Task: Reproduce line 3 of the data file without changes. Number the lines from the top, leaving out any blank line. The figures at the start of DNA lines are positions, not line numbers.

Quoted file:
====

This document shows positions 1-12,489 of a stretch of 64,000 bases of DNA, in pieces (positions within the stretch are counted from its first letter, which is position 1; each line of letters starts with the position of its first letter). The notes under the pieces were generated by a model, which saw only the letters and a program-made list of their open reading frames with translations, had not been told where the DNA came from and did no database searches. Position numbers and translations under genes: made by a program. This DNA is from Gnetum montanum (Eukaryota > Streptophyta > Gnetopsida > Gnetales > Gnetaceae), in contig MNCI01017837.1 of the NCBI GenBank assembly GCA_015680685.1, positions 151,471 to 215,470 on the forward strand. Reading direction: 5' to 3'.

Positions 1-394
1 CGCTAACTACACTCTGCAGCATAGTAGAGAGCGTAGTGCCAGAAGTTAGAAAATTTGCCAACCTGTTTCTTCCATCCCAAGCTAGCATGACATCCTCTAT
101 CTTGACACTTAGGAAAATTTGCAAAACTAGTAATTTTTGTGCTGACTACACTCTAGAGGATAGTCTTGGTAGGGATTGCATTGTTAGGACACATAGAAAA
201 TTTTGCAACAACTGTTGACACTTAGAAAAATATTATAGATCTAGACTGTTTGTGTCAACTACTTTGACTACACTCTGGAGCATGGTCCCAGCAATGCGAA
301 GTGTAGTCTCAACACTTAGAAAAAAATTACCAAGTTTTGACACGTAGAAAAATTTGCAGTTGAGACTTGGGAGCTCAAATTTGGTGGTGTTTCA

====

1 CGCTAACTACACTCTGCAGCATAGTAGAGAGCGTAGTGCCAGAAGTTAGAAAATTTGCCAACCTGTTTCTTCCATCCCAAGCTAGCATGACATCCTCTAT